Figure 8: TS-S402 iTunes integration

My tests showed this worked fine with standard mp3s and with DRM-restricted music purchased through the iTunes music store. As you can see in this figure, album-art was also supported.

Another interesting feature of the S402 is BitTorrent support. You can upload a BitTorrent file and have the S402 handle the download for you. Figure 9 shows a BitTorrent download status menu.

Bittorrent Status

Figure 9: TS-S402 Bittorrent Status

My tests of this capability showed that it worked fine, although the status menu was a bit sparse, lacking fields like number of seeds, number of peers, estimated time to completion, etc. I find that NAS devices and bittorrent clients are a good fit, especially for jobs that require multiple days to finish. Fire up a torrent, walk away and let it do its thing in the background.

Another interesting menu found under the configuration section was “Remote Package” which appears to be a method to add software to the box, although I found no documentation on the feature or any packages on the Trendnet web site.

Share Management

Of course, the main purpose of a NAS is to share data on the network. Figure 10 shows the Share setup menu.

Share Setup

Figure 10: TS-S402 Share Setup

Options are provided for specifying the share name, disk used, and protocols allowed to access the share. The disk specification did not include USB disks, which automatically get shared.

My tests of the share creation capability showed it worked as designed, but as noted previously, it was up to be to figure out the path to the share for NFS usage. And as I’ve seen before, NFS usage under OSX can be a bit of a pain because most NFS servers don’t like using the high ports that OSX calls for.

You can also see a choice of "Private" or "Anonymous" for the share. When “Private” is selected, you are given the choice of which users are allowed to access the specified share. For creating users, a basic menu is provide as shown in Figure 11

User Creation

Figure 11: TS-S402 User Creation

I found it interesting that an error was thrown if I used a password greater than 8 characters on this menu. Note that the S402 provides no group capability for classifying sets of users together.


NASes are often used for network backup of other devices. So many manufacturers supply client software to back up data to the NAS. But Trendnet doesn’t bundle any client backup software. But it does provide the ability to back up one share to another on the device. Figure 12 shows the menu that allows users to schedule these backups.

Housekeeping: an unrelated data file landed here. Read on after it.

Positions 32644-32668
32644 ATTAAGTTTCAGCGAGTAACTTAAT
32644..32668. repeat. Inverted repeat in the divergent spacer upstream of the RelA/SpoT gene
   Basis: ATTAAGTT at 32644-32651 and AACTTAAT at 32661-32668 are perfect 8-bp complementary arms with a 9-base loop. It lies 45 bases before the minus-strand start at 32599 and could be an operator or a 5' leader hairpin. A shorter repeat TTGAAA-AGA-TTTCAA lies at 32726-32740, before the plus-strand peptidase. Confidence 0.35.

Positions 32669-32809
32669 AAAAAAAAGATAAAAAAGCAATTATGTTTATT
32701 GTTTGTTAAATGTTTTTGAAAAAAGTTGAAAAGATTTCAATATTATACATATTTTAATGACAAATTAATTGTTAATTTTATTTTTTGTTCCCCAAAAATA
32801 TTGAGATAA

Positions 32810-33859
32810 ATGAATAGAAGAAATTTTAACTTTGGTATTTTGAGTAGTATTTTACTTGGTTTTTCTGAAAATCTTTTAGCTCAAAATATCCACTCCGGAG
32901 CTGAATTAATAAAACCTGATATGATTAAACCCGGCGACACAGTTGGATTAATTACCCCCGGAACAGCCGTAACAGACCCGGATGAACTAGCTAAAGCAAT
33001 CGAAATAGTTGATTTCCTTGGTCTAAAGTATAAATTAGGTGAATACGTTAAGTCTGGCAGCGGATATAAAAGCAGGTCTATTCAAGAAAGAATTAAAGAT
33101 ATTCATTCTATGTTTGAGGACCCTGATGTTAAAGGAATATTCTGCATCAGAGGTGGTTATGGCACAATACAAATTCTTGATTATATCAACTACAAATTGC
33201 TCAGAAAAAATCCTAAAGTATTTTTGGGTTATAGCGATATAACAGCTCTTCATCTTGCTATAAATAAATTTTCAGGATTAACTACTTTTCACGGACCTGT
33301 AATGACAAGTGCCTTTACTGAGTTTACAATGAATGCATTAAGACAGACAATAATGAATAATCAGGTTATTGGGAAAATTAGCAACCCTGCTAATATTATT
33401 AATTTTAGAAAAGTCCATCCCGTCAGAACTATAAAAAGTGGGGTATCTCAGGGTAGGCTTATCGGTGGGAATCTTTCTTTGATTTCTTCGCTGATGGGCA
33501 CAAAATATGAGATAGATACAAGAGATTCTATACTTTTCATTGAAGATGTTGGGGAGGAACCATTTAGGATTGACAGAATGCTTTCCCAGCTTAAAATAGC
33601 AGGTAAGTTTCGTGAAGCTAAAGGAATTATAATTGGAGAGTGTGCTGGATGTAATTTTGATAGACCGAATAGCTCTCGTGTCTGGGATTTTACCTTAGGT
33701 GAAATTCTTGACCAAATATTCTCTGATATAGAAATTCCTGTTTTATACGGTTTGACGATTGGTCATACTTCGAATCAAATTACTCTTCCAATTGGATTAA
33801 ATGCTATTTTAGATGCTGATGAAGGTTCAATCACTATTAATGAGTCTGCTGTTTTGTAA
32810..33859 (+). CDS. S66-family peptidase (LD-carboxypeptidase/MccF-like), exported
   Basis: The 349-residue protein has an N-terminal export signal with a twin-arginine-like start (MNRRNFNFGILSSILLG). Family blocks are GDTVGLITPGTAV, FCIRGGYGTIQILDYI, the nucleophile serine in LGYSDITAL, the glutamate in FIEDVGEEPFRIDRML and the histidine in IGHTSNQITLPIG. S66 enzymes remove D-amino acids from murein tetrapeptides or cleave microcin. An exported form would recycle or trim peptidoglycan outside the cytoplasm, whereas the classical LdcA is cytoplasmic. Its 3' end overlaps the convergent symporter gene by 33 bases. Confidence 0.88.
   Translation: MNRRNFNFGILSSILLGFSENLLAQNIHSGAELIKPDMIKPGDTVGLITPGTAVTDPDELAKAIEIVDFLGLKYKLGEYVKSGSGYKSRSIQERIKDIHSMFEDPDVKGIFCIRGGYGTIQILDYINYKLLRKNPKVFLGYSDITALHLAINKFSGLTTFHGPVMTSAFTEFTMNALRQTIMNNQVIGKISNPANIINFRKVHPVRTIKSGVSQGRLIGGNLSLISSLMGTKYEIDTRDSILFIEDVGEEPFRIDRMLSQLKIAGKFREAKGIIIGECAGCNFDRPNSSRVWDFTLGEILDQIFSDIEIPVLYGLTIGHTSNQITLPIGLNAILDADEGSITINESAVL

Backup menu

Figure 12: TS-S402 Backup menu

Note the extensive options for specifying when the backups should occur. It was interesting that neither the source nor the destination folder could be an external USB or networked drive, which would seem to be an obvious choice.

My tests of this capability showed it worked, although when I set it to back up every hour, the backups didn’t seem to occur that often.

Disk Management

Trendnet provides a number of capabilities for managing the disks in your S402. Figure 13 shows a Status menu displaying various information regarding the disks installed. The “Health Test Result” menu seems to imply the presence of SMART diagnostics.

 Disk Info

Figure 13: TS-S402 Disk Info

I didn’t find any method to set the spin-down time for the drives in any of the menus. In my house, most of the time my NAS devices are idle. So it’s nice to have a method to tell them to spin down, reducing both power and noise.


As mentioned previously, the S402 supports various RAID modes. Figure 14 shows the menu where the mode can be specified.

RAID Specification

Figure 14: TS-S402 RAID Specification

In this case, I have the device configured in RAID1 mode where data is mirrored to each drive to protect against disk failure, the downside being cutting my total disk capacity in half. As you can see, the other RAID modes supported are 0, where the data is spread across two drives for additional performance but no fault-tolerance, and JBOD where the two drives are just logically combined to look like a big single drive.

When problems do occur in the system, the S402 has an email-alert mechanism so that you can get notified of the failure. Figure 15 shows the alert setup capabilities found somewhat incongruously in the “Remote System Log” menu.

Alert Setup

Figure 15: TS-S402 Alert Setup

To test the RAID recovery feature and the alert mechanism, I opened up the case and yanked the cable off one of my two drives. I expected to see some immediate reaction, but I saw nothing. Even the two disk LEDs remained lit. When I checked my email, I had nothing, but a check of the logging feature of the box (Figure 16) showed that the removal had been detected.

Disk Failure

Figure 16: TS-S402 Disk Failure

While the disk was out, I could access my data as if nothing had happened, which is the benefit of using RAID 1. To check out recovery, I shut the system down (since hot-swapping is not supported), re-plugged the drive and powered the system back up.

Once again, I had to dig a bit to find out what was going on. Figure 17 shows the log that indicated that the drive rebuild was automatically started and underway.

RAID Recovery

Figure 17: TS-S402 RAID Recovery

While the rebuild was underway, my data was available as before, but with reduced performance. It was nice to have the automatic rebuild, but I expected to get more notification, e.g. blinking lights, buzzers, or email (more on this later) telling me that something had gone badly wrong. Since I only had 80GB disks in the system, my rebuild time was fairly short – about 30 minutes.


The utilities at SmallNetbuilder’s web site can generate an almost infinite variety of performance charts but to give you a head-start, I generated a few myself, with some other BYOD two-drive NAS devices. I chose the Qnap TS-209, D-Link DS-323, and ZyXEL NSA-220 with the products configured in JBOD mode. The TS-209 is a higher-end unit than the others, but I threw it in just as a relative comparison.